A man accused of lying to detectives over the existence of a VIP paedophile ring approached a counsellor about “issues that stem from my childhood abuse”, a court has heard.
Carl Beech, 51, is accused by prosecutors of inventing stories about how a powerful group of politicians and high-profile figures abused him and other boys decades ago, when he was a child.
The defendant, of Gloucester, is also alleged to have made up claims that the group was responsible for the murders of three children.
Newcastle Crown Court heard on Thursday how Beech approached counsellor Vicki Paterson in 2012 with problems associated with “relationship and intimacy issues”.
Jurors have previously heard it was in this year that he first approached police officers with his account of the abuse he said he suffered.
Speaking on Thursday, Ms Paterson told the court she had acted as Beech’s counsellor between February 2012 and October 2016, seeing him for 121 different sessions between those dates.
The court heard how, when the defendant first approached her online for counselling, he told her: “Not really sure where to start, but I had counselling years ago and it seemed to help, but feel I need to talk with someone again with issues that stem from my childhood abuse.”
Ms Paterson said that off the back of this message, they arranged to have a “first assessment meeting” at her home.
She told jurors Beech “did not mention very much about the abuse in the past, other than that he had been abused”.
When asked what the defendant had told her during the session, she said: “That he was in the process of being divorced, or getting a divorce. He had a child.”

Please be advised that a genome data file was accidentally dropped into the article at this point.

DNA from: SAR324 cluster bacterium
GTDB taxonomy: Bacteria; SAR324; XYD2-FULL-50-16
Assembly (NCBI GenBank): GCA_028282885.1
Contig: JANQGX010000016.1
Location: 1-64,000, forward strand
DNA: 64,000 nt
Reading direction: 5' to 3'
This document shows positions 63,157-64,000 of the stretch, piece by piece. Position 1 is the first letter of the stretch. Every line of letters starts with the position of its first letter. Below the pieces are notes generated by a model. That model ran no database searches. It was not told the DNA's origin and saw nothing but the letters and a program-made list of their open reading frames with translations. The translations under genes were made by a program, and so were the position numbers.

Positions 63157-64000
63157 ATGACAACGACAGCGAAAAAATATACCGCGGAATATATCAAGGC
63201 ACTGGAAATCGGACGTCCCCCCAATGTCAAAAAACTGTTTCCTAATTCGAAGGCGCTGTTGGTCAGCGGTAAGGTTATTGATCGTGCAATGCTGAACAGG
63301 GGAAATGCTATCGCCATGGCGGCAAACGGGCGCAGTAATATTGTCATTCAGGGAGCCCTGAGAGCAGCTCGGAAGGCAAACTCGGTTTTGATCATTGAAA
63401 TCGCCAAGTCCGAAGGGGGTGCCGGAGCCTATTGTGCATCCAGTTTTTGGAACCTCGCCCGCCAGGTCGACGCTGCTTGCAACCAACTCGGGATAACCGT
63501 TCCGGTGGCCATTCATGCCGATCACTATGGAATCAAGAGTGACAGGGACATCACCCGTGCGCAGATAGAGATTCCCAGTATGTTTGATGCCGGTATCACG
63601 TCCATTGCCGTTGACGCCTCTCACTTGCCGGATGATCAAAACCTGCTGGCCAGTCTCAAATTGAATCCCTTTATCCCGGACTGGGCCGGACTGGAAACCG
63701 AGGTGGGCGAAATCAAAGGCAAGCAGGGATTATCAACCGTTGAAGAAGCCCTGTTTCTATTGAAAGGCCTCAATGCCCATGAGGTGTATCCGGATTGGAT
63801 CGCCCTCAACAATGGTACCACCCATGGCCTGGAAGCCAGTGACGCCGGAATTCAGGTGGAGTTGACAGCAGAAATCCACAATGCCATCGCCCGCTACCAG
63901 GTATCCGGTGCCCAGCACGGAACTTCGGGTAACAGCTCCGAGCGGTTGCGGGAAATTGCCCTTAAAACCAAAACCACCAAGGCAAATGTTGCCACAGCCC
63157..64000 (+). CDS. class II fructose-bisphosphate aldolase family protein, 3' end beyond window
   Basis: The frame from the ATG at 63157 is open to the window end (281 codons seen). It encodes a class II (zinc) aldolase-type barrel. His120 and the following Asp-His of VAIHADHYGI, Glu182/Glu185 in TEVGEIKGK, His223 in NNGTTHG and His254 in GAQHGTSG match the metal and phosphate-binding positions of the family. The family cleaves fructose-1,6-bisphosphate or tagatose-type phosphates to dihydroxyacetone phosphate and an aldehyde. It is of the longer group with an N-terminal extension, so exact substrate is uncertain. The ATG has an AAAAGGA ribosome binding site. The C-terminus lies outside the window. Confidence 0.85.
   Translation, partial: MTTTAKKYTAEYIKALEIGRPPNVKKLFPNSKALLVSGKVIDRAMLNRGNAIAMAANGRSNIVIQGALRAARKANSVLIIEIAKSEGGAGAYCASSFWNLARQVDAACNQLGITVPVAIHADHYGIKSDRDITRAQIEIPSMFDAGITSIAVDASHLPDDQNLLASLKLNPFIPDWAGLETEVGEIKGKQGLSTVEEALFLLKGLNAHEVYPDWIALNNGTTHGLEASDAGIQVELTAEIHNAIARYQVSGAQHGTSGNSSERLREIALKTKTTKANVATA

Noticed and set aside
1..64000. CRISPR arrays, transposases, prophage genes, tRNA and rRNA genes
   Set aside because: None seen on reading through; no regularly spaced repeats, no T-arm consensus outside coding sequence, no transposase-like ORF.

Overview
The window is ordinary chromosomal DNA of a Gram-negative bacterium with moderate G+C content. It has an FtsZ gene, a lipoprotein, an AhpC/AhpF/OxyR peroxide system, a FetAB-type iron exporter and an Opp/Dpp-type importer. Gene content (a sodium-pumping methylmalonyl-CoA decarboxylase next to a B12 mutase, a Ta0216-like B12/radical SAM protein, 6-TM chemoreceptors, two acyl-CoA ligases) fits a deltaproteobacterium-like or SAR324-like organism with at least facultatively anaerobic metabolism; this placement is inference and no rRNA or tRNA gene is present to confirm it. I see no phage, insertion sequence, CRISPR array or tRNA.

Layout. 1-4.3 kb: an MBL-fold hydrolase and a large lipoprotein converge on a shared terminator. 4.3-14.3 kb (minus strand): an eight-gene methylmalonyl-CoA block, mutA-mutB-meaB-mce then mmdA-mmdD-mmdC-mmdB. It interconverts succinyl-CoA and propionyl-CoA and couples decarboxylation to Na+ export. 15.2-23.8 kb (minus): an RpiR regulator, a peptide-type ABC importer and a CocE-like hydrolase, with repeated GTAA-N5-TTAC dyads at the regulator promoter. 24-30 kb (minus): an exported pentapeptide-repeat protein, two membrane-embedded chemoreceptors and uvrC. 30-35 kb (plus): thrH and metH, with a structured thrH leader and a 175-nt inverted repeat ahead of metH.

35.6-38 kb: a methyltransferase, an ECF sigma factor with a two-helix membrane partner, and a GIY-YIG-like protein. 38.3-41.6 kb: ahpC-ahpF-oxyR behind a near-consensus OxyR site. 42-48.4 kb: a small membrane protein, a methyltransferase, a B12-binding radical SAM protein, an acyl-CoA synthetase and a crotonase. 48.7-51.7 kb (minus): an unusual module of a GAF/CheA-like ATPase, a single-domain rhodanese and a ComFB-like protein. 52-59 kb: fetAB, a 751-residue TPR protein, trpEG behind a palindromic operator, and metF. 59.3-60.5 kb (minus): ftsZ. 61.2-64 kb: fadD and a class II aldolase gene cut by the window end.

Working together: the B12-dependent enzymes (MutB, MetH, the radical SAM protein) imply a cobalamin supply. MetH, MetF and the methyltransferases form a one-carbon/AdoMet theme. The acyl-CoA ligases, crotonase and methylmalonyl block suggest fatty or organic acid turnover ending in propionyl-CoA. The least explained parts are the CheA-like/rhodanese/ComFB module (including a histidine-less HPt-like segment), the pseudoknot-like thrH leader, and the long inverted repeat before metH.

Earlier on Thursday, the court heard how Beech broke down in tears when he was taken by police on a tour of London addresses deemed by an analyst to be relevant to his account of the “paedophile ring”.
James Low, a former officer with the Metropolitan Police, took him on the tour with Detective Sergeant James Townly on April 21 2015, the court was told.
Jurors heard Beech was not told where the addresses were, and he was instructed to tell officers to stop whenever he felt they had reached a building or a street relevant to his account.
Jurors heard how Beech recognised three of the 18 locations picked out by the analyst, and did not react when driven past properties related to the former head of MI5 Sir Michael Hanley, politician Greville Janner, or Lieutenant General Hugh Beach – all people he is said to have accused of being members of the ring.
Mr Low said that at one stage during the tour, which lasted more than seven hours, Beech asked to stop officers at Eccleston Square, Pimlico, before breaking down in tears.
Describing how the defendant had left the vehicle to look round the street, the witness said: “He was silent when he got back to the car.”
Telling jurors how Beech remained silent when asked questions about the location, Mr Low added: “At that point he was sobbing.”
Mr Low, who was with the Metropolitan Police at that time, told jurors the defendant asked to return to Eccleston Square a short time later, saying: “Again, he remained silent and started to cry.”
The witness said Beech had also asked officers to stop when they went through Ponsonby Terrace in Westminster, an area deemed by the analyst to be associated with the now-deceased politician Lord Brittan – whom Beech also accused.
When asked what may have taken place there, Beech is said to have responded: “The usual.”
Further along the journey, Mr Low said Beech had wanted to have a look at properties on Wilton Street, Belgravia, an area believed by the analyst to be related to former PM Sir Edward Heath.
He told officers he felt the area had been associated with Mr Heath and former MP Harvey Proctor.
Beech is also said to have told officers to stop on Dolphin Square, Pimlico, and the Carlton Club – both locations which were not among the 18 but which the defendant highlighted as being locations where abuse took place, the court heard.
Beech denies 12 counts of perverting the course of justice and one of fraud.
The trial continues.